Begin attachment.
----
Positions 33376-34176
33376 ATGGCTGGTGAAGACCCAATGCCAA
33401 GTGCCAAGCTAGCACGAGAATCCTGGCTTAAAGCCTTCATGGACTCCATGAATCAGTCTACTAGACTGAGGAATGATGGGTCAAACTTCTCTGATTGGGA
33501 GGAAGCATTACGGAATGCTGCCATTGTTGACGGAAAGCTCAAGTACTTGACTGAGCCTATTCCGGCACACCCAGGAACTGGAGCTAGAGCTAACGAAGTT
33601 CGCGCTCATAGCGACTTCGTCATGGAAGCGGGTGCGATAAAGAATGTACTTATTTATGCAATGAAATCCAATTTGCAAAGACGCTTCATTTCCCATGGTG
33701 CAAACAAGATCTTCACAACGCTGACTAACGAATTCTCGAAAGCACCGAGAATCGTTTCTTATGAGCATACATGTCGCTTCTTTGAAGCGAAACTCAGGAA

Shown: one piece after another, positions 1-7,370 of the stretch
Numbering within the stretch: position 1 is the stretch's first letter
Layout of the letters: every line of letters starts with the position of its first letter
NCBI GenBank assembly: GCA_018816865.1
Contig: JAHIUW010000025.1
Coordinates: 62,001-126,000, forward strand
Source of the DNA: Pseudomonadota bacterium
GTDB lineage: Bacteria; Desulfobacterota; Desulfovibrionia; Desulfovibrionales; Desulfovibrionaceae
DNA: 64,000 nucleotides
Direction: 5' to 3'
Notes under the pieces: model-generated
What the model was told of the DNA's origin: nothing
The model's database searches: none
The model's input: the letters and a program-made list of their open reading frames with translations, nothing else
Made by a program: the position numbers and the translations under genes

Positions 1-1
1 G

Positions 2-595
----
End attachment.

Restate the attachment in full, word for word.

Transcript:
Positions 33376-34176
33376 ATGGCTGGTGAAGACCCAATGCCAA
33401 GTGCCAAGCTAGCACGAGAATCCTGGCTTAAAGCCTTCATGGACTCCATGAATCAGTCTACTAGACTGAGGAATGATGGGTCAAACTTCTCTGATTGGGA
33501 GGAAGCATTACGGAATGCTGCCATTGTTGACGGAAAGCTCAAGTACTTGACTGAGCCTATTCCGGCACACCCAGGAACTGGAGCTAGAGCTAACGAAGTT
33601 CGCGCTCATAGCGACTTCGTCATGGAAGCGGGTGCGATAAAGAATGTACTTATTTATGCAATGAAATCCAATTTGCAAAGACGCTTCATTTCCCATGGTG
33701 CAAACAAGATCTTCACAACGCTGACTAACGAATTCTCGAAAGCACCGAGAATCGTTTCTTATGAGCATACATGTCGCTTCTTTGAAGCGAAACTCAGGAA

Shown: one piece after another, positions 1-7,370 of the stretch
Numbering within the stretch: position 1 is the stretch's first letter
Layout of the letters: every line of letters starts with the position of its first letter
NCBI GenBank assembly: GCA_018816865.1
Contig: JAHIUW010000025.1
Coordinates: 62,001-126,000, forward strand
Source of the DNA: Pseudomonadota bacterium
GTDB lineage: Bacteria; Desulfobacterota; Desulfovibrionia; Desulfovibrionales; Desulfovibrionaceae
DNA: 64,000 nucleotides
Direction: 5' to 3'
Notes under the pieces: model-generated
What the model was told of the DNA's origin: nothing
The model's database searches: none
The model's input: the letters and a program-made list of their open reading frames with translations, nothing else
Made by a program: the position numbers and the translations under genes

Positions 1-1
1 G

Positions 2-595